Posttraumatic Stress Education Critical in PTSD Healing

May 21, 2015 Michele Rosenthal

Posttraumatic stress education is critical in PTSD healing. The more you learn, the easier it becomes to heal. Here are areas you need to know about.

In posttraumatic stress disorder (PTSD), education is critical in PTSD healing. Initially, we feel powerless in so many ways. One of the key aspects of healing is tipping that power balance in your favor. How can this be done? The first key element is gaining control over what you think and how you think about PTSD. PTSD education is your most powerful weapon. What you know about posttraumatic stress disorder can open up or shut down your quest to heal from PTSD.

PTSD Education: Knowledge is Power

Think back to times in your past that you accomplished something you set out to do. Did you go into it blindly, or did you do some research first? Did you achieve your goal without knowing anything about it, or did you reach the target because you knew all there was in order to inform your quest?

Anything we do well we do well because we become intentional, knowledgeable, and focused. Healing PTSD benefits from the same process.

What do you know about PTSD education? How well can you explain PTSD symptoms to family, friends, and colleagues? How much have you researched about how PTSD affects your brain, body chemistry, and neurology?

The more you know about PTSD education the more you will understand what you’re grappling with, which means you’ll begin to cut yourself some slack and teach others why they should, too.

What You Need to Know About Posttraumatic Stress Disorder

Be educated on your PTSD healing journey. Some areas to focus your research include:

  1. What are the symptoms of PTSD? Knowing what to expect and what's "normal" in PTSD goes a long way toward decreasing self-criticism and increasing an action-taking attitude.
  2. What are the causes of PTSD? Over and over people say to me, "I thought PTSD only happened in the military." In fact, the largest PTSD population is civilian. Get hip to the causes so that you better understand your own experience.
  3. In what ways does PTSD affect the brain? There is science behind your symptoms. Learn why you aren't in control of your behavior or your brain, plus how to reclaim control in both areas.
  4. How can PTSD be healed? There are a slew of healing modalities. Experts are now readily saying that PTSD can be overcome. Identify which approach(es) resonate with you and start trying them out.
  5. What percentage of Americans have PTSD at any given time? Living with PTSD can feel very lonely. In fact, you are part of a large crowd (over 25 million in any given moment). Knowing who and how often survivors struggle with PTSD puts your journey in perspective.
  6. How does PTSD affect cortisol levels? Your brain and body chemistry changes in the presence of elevated stress hormones. Understanding this process leads you straight into free and easy-to-implement practices to effectively reduce stress hormone levels.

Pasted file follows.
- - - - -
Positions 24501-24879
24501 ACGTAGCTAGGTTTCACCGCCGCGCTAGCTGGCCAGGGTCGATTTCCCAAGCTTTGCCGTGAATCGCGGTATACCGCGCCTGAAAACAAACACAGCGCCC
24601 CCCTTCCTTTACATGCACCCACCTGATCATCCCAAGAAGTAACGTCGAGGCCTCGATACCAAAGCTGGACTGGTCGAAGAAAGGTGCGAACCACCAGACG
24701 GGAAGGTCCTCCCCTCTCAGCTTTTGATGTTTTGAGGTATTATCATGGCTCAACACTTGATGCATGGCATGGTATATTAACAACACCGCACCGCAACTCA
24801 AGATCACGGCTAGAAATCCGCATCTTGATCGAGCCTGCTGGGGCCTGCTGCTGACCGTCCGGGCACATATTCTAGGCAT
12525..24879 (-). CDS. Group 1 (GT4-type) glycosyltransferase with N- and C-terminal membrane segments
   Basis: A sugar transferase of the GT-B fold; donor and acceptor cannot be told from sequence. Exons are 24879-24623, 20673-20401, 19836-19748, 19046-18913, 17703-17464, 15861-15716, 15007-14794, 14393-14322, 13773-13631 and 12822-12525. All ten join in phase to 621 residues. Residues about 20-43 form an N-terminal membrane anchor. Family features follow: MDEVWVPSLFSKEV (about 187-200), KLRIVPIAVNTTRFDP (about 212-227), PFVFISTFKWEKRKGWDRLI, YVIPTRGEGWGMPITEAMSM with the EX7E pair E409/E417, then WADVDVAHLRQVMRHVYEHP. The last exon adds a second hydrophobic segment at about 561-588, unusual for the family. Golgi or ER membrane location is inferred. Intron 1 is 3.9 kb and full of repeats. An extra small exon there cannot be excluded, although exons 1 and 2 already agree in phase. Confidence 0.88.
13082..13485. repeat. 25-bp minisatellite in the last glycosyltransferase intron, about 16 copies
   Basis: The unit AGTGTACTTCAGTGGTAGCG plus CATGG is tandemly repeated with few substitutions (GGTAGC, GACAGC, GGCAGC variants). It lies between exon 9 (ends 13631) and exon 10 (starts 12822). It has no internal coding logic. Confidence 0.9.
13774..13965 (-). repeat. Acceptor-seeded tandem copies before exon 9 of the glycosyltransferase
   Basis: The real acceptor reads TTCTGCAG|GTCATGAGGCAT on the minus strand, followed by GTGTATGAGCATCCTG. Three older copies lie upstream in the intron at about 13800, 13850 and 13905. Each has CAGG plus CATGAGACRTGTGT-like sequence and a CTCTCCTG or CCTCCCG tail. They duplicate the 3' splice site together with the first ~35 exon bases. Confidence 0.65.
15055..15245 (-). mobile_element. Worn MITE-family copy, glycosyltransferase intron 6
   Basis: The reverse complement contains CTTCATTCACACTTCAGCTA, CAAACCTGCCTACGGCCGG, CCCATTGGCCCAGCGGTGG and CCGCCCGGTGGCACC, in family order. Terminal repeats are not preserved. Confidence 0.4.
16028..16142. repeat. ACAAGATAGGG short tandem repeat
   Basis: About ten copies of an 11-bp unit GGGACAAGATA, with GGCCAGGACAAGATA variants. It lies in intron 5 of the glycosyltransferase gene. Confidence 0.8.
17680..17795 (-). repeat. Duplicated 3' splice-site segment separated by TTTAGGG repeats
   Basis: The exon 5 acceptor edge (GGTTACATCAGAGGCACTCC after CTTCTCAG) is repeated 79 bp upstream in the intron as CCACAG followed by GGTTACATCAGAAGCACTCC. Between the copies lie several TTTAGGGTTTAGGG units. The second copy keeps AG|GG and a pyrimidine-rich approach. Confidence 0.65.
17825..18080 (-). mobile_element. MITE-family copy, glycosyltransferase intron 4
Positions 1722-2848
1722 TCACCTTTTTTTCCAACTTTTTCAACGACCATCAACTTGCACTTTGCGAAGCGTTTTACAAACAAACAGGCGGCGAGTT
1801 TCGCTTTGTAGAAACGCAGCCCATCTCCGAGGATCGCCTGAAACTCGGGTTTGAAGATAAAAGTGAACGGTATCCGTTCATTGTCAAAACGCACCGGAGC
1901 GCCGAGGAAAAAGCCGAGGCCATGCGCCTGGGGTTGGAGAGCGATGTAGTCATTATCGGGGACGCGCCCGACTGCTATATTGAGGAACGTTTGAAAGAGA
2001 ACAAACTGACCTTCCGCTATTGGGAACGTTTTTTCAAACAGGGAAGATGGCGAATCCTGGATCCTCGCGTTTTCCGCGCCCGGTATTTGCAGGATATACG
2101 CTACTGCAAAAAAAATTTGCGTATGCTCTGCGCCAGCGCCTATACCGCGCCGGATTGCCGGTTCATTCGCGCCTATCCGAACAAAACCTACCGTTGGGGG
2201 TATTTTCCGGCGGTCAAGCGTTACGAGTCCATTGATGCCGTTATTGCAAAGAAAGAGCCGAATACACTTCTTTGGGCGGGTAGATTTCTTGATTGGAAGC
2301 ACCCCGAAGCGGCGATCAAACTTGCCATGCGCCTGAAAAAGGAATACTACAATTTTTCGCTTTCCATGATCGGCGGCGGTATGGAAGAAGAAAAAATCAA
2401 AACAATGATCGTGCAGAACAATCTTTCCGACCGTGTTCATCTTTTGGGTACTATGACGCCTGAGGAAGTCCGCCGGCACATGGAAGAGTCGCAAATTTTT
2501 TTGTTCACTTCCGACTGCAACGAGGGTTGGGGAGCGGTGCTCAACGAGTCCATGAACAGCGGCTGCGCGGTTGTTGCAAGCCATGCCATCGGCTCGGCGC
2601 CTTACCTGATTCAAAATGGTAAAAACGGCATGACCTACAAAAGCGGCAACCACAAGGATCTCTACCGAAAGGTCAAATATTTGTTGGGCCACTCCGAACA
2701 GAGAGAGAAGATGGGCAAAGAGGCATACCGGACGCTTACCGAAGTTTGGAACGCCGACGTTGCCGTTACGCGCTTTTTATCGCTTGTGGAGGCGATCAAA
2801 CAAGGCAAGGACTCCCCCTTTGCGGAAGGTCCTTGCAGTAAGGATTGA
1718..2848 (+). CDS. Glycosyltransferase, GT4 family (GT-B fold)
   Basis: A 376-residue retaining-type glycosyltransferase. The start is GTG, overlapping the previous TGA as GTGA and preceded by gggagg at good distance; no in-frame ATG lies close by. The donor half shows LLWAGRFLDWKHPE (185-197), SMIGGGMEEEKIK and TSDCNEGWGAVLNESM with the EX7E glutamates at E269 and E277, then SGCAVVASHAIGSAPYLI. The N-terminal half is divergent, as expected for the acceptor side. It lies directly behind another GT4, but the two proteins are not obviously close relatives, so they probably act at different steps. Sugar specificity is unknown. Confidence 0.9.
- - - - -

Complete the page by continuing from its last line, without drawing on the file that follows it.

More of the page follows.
7. How long does it take to heal PTSD? I'll give you a hint: Longer than you'd like. That having been said, understanding the varied time that PTSD healing takes reduces the pressure you put on yourself and primes others to accept the undefined timeline.
  8. How can you empower yourself during the healing process? While you feel powerless, you actually contain a lot of untapped power. Learn about resilience, self-esteem and creating a post-trauma identity to buff up your success.

PTSD education leads to you become more creative, flexible, and adaptable, which enormously aids PTSD recovery. Developing those qualities lays a foundation for the ultimate success.

Michele is the author of Your Life After Trauma: Powerful Practices to Reclaim Your Identity and Heal Your PTSD: Dynamic Strategies that Work. Connect with her on Google+, LinkedIn, Facebook, Twitter and her website,

APA Reference
Rosenthal, M. (2015, May 21). Posttraumatic Stress Education Critical in PTSD Healing, HealthyPlace. Retrieved on 2024, April 18 from

Author: Michele Rosenthal

Katie Jackson, LCPC
June, 12 2015 at 7:41 pm

Hi Michele,
I found your blog when I was looking for resources to recommend to my clients. I have a practice in Chicago, IL called Daybreak Counseling. I specialize in working with those who have experienced trauma or other big life events. I really appreciate how you are not only knowledgeable about trauma and PTSD, but you also write in a way that is so easy to understand. I particularly liked this post about educating yourself because I think it is so important to restore a client's sense of control, especially when those who have experienced trauma can feel so helpless (like you mentioned). Thank you for sharing your insights!

May, 26 2015 at 4:02 pm

Hi MIchele,
I stumbled upon your blog when researching the freeze response. Reading your book -the life after trauma one- hit home with me. I've been in and out of therapies for 25 years, and the descriptions by people of how PTSD has made them feel - the disconnect thing - the disconnection to the very essence of who they are - just floored me. I've been trying to explain to people what happened to me on one particular day and how life AFTER that day was never the same!

In reply to by Anonymous (not verified)

Michele Rosenthal
June, 2 2015 at 3:58 pm

@Jamie, I'm so glad Your Life After Trauma resonated with you! We all feel so isolated and alone when really we're connected to a large group of people (in the millions) that experience exactly the same feelings we do. We're all in this together. Have you discovered the free Heal My PTSD forum? You can connect with some terrific survivors on the road to recovery there:

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